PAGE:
Here you will find blogs and information on support available during the pandemic, updates about our services, changes to the justice system and more.
We know that the pandemic paired with current government restrictions can be particularly stressful and challenging for women experiencing abuse.
If you are in this situation, we want to reassure you that you are not alone.
Many organisations, centres and groups are adjusting their services to offer helplines and remote support for those in need.
To mitigate the spread of Coronavirus, the government has introduced restrictions that affect how we usually live our lives. In many cases, we have had to move many of our activities to the home. However, we know that for some women and children home is not a safe or comfortable place, and for some, these measures could increase the risk of experiencing abuse.
In this fast changing situation, we understand you might have questions about what to do if you are experiencing domestic abuse. In this blog, we answer some common questions, including reporting to the police, where to get support, finding alternative accommodation and protections offered by the law.
With the re-introduction of 'stay at home' measures and the highest level of lockdown restrictions across Scotland (Tier 4), it is understandable that you may feel anxious about child contact arrangements and what this might mean for you and your children.
In this page you will find general information about contact between your children and your ex-partner during the pandemic, as well as answers to common questions we’ve heard from women contacting us.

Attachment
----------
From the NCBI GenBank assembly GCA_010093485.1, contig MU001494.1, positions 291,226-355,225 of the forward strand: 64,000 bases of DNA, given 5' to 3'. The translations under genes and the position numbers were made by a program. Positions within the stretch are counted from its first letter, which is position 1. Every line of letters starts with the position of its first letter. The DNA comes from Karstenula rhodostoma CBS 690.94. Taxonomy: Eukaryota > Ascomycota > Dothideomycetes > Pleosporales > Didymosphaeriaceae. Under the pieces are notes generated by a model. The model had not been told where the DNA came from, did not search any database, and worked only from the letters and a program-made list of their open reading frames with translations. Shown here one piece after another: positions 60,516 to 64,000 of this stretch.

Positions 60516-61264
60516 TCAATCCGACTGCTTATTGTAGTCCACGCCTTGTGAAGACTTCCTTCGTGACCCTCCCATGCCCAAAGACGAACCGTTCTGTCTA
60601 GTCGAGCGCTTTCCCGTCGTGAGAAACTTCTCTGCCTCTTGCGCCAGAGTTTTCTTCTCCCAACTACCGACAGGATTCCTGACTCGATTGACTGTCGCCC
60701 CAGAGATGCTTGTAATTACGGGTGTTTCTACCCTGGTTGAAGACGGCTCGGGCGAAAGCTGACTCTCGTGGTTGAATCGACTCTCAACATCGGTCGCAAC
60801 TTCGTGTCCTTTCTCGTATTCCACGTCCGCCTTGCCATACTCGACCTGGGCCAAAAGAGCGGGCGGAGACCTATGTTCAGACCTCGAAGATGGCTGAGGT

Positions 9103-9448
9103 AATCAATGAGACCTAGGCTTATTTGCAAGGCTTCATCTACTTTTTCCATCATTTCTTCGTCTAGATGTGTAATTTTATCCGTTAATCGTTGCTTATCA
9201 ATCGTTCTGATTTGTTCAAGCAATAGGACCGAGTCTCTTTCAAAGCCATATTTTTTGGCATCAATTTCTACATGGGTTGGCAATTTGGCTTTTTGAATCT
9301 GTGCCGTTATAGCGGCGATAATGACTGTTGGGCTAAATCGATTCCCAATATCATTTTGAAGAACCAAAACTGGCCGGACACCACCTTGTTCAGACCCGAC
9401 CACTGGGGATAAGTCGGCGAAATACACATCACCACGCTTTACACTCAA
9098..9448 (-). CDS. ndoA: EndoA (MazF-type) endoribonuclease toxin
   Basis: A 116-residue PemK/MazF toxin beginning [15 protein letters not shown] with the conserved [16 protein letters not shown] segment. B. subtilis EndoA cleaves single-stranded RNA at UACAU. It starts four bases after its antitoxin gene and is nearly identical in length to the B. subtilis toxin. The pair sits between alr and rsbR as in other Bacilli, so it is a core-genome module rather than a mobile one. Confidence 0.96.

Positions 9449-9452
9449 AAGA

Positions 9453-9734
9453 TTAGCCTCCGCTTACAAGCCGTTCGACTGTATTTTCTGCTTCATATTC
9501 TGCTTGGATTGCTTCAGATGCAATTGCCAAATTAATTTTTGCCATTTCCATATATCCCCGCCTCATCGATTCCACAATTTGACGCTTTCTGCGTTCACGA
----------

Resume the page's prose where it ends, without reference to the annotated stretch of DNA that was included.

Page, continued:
Last updated: 5 December 2021.
When you experience any form of abuse or violence, you can request legal protections to keep yourself and your children safe from the abuse. These are known as Protective Orders, and they can legally prevent someone from doing certain things —for example, contacting or approaching you. The perpetrator will usually face legal consequences if they breach the order, which may include being arrested by the police.
When thinking of legal protections, often the popularly known ‘restraining orders’ come to mind. However, it’s important to clarify that Scotland does not have retraining orders and instead offers different types of Protective Orders.
In this guide we give an overview of each of them and explain what they do for the person who requests them.
With thanks to Hannah Cosgrove of Latta & Co Solicitors who supported the drafting of this blog.
Since the start of the pandemic, many court hearings which would usually take place in the physical courtroom have moved to a remote setting. Remote hearings have been taking place by telephone or video-conferencing call. This has been an adjustment for everyone: clients, witnesses, solicitors and the courts themselves.
With the easing of lockdown restrictions at the end of April 2021, it has been announced that criminal court hearings will be in person again, but the vast majority of civil (non-criminal) court cases will continue remotely.
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